favstats(length~sex,data=KidsFeet)
g1 <- ggplot(KidsFeet,aes(x=sex,y=length,color=sex))
g1 # you haven't picked a "geom" yet
g2 <- ggplot(KidsFeet,aes(x=length))
g2
g1 + geom_boxplot()
g1 + geom_dotplot(binaxis="y",stackdir="center",binwidth=0.1)
g1 + geom_violin()
g2 + geom_histogram(binwidth=0.5,col="blue",fill="lightblue")
g1 + stat_summary(fun.data=mean_se)
#a way to do error bars, mean +/- standard error
# change colors, Hadley Wickham will tell you to usually not do this
g1 + stat_summary(fun.data=mean_se) +
scale_color_manual(values=c("dodgerblue3","hotpink3")) +
theme_bw()
g3 <- ggplot(KidsFeet,aes(x=length,y=width,color=sex,shape=sex))
g3 + geom_point(size=2) +
scale_color_manual(values=c("dodgerblue3","hotpink3")) +
theme_bw() +
xlim(20,30) +
ylim(7,11)
# what if you don't have a color printer
g1 + geom_boxplot() +
scale_color_grey() +
theme_bw()
# lots more out there...
# http://environmentalcomputing.net/plotting-with-ggplot-colours-and-symbols/
```

## 0.4 Data Wrangling & Visualization

We are going to follow the lead of Chapters 3 & 4 of the Modern Dive online textbook, https://moderndive.com/2-viz.html and https://moderndive.com/3-wrangling.html to work with a couple of data sets. In my opinion, the Modern Dive book, while it doesn’t have as much detail as R4DS, https://r4ds.hadley.co.nz, it is probably a better introduction to using R Studio for basic data analysis.

The first data set will be the `flights`

data set in the `nycflights13`

data set we talked about on Thursday, with some information about flights leaving from the three New York City area airports: Newark (EWR), LaGuardia (LGA), and Kennedy (JFK) in 2013.

I am going to suppose that I wish to fly from the New York City area to Denver or Salt Lake City for a ski trip in March. I wish to pick an airline with historically (at least in 2013) the least amount of delay because I don’t want to miss any ski time, and I don’t care about price or which of the three airports I fly out of.

The second data set will be the `classic_rock_song_list`

data set from the `fivethirtyeight`

package, with the songs played most frequently on a sample of classic rock radio stations in June 2014 (more info at https://fivethirtyeight.com/features/why-classic-rock-isnt-what-it-used-to-be/) I will look at some visualizations and statistics of the most popular classic rock songs of the 1960s.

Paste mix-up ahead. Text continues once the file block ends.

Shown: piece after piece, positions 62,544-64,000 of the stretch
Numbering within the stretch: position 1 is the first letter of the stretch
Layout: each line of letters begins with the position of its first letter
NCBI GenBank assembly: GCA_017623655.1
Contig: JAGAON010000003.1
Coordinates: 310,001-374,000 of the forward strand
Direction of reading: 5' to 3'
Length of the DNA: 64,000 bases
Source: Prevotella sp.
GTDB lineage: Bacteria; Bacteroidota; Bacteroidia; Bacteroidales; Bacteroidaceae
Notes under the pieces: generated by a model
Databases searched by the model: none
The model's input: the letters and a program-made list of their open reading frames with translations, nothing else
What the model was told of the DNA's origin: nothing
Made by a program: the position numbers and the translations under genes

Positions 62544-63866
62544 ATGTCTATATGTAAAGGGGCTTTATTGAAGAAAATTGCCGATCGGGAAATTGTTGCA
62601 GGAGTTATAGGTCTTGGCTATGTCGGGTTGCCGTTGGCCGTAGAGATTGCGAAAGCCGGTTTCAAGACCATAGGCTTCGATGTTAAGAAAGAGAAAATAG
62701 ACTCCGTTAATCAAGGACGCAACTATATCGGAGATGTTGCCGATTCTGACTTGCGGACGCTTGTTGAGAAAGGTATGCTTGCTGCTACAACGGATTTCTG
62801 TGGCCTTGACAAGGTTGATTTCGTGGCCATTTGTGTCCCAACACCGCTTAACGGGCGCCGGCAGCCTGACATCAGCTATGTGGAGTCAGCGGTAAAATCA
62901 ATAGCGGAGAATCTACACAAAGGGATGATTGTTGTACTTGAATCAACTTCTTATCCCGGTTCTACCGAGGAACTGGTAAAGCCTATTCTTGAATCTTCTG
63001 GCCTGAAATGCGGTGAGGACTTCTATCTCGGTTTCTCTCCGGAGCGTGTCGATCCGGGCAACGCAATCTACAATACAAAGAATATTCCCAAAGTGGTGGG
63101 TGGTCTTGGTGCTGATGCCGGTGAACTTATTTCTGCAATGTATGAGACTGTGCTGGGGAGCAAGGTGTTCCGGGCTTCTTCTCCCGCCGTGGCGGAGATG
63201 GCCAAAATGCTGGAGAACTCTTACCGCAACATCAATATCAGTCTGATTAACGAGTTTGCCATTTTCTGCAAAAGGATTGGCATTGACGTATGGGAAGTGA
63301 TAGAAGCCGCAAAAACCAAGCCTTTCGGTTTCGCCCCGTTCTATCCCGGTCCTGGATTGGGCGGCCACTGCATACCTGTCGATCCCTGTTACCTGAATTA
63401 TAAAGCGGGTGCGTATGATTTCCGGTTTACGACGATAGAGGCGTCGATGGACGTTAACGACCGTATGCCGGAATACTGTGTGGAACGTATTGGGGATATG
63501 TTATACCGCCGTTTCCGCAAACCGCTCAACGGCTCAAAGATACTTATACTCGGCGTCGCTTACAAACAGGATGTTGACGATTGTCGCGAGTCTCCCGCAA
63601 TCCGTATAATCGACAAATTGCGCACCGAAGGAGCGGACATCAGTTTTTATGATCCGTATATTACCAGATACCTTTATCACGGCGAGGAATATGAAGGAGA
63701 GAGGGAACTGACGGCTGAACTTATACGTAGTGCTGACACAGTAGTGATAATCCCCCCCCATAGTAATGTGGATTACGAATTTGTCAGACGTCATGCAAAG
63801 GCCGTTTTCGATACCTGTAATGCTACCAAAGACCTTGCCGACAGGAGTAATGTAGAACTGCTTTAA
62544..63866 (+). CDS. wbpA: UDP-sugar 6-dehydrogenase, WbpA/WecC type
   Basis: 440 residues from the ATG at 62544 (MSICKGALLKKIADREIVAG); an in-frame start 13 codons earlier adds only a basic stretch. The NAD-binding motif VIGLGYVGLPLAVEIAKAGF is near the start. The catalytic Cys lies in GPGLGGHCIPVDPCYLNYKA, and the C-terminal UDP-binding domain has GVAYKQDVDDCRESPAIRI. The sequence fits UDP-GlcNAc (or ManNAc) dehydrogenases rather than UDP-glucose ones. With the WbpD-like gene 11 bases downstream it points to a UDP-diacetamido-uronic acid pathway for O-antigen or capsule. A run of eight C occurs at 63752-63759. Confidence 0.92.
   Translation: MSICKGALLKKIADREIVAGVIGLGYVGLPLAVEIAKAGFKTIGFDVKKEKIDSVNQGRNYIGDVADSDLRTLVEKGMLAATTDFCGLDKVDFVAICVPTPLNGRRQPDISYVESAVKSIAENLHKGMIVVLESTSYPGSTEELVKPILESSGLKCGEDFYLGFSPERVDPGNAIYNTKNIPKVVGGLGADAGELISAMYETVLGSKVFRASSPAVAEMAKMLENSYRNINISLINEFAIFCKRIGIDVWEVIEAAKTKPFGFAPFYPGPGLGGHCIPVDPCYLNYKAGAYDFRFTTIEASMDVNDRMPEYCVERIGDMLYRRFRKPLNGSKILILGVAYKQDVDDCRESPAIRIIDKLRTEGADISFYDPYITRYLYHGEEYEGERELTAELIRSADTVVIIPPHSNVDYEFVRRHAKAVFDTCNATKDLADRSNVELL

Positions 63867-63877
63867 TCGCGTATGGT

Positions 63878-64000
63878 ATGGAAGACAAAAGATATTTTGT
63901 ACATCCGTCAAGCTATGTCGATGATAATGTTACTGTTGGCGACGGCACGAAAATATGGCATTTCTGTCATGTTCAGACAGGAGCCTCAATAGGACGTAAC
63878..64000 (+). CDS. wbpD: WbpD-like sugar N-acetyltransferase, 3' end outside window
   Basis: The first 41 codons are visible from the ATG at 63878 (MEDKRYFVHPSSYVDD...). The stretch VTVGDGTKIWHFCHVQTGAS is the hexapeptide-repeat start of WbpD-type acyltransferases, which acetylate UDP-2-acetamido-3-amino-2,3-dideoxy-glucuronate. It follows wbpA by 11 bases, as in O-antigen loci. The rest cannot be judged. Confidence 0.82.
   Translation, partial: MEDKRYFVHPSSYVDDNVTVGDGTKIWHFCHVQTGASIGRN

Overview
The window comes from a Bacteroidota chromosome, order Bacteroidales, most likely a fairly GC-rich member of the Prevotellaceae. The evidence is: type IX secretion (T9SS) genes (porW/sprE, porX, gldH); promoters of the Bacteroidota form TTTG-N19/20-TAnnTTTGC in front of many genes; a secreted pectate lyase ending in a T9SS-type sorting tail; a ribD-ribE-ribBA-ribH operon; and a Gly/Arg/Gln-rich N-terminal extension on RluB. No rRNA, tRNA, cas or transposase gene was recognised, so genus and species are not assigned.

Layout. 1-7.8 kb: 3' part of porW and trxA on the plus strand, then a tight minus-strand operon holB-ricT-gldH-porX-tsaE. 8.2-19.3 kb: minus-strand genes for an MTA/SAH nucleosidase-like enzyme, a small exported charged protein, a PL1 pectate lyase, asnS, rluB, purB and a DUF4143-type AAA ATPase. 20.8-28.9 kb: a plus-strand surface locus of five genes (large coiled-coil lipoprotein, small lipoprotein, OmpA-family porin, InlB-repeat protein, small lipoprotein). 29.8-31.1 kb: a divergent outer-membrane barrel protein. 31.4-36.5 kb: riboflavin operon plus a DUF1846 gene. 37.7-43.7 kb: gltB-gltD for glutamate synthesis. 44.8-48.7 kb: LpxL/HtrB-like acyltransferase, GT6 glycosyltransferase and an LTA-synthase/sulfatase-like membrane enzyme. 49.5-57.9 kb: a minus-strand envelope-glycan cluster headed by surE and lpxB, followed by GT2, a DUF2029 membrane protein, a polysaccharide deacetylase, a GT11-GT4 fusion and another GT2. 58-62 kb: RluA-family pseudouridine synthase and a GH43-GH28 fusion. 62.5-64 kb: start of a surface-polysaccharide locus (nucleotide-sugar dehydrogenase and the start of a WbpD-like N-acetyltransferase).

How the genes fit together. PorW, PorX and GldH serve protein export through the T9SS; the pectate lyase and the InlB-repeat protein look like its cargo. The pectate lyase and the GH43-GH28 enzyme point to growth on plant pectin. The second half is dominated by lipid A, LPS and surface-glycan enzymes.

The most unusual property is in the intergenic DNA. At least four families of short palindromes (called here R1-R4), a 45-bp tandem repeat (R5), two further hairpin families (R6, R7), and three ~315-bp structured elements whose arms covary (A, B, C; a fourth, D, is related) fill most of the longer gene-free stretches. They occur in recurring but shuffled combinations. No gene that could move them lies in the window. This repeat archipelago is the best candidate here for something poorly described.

```
require(tidyverse) # gives us access to ggplot2, dplyr, and others
require(mosaic) # I am using mainly for favstats
require(nycflights13) # for the flights data set
require(fivethirtyeight) # you might need to install this package
require(scales) # and this one as well
# I want to fly from the NYC area to DEN in March.
# I will create a data set limited to this.
# & is the logical operator AND, | is the logical operator OR
# airlines # tells us about the carrier codes, what's "B6"?
skitrip <- flights %>%
filter(month==3 & (dest=="DEN" | dest=="SLC")) %>%
mutate(carrier=recode(carrier,"DL"="Delta","F9"="Frontier","B6"="JetBlue",
"WN"="Southwest","UA"="United"))
# those are the only 5 airlines that fly direct from NYC to DEN or SLC
# str(skitrip)
# summary(skitrip)
# table(skitrip$dest)
xtabs(~dest+carrier,data=skitrip)
```

```
## carrier
## dest Delta Frontier JetBlue Southwest United
## DEN 98 57 31 120 337
## SLC 191 0 31 0 0
```

```
##
## Call:
## lm(formula = arr_delay ~ dep_delay, data = skitrip)
##
## Coefficients:
## (Intercept) dep_delay
## -11.028 1.032
```

```
##
## Call:
## lm(formula = arr_delay ~ dep_delay, data = skitrip)
##
## Residuals:
## Min 1Q Median 3Q Max
## -48.941 -11.845 -1.988 10.147 80.432
##
## Coefficients:
## Estimate Std. Error t value Pr(>|t|)
## (Intercept) -11.02758 0.64579 -17.08 <2e-16 ***
## dep_delay 1.03191 0.01519 67.93 <2e-16 ***
## ---
## Signif. codes: 0 '***' 0.001 '**' 0.01 '*' 0.05 '.' 0.1 ' ' 1
##
## Residual standard error: 18.01 on 848 degrees of freedom
## (15 observations deleted due to missingness)
## Multiple R-squared: 0.8448, Adjusted R-squared: 0.8446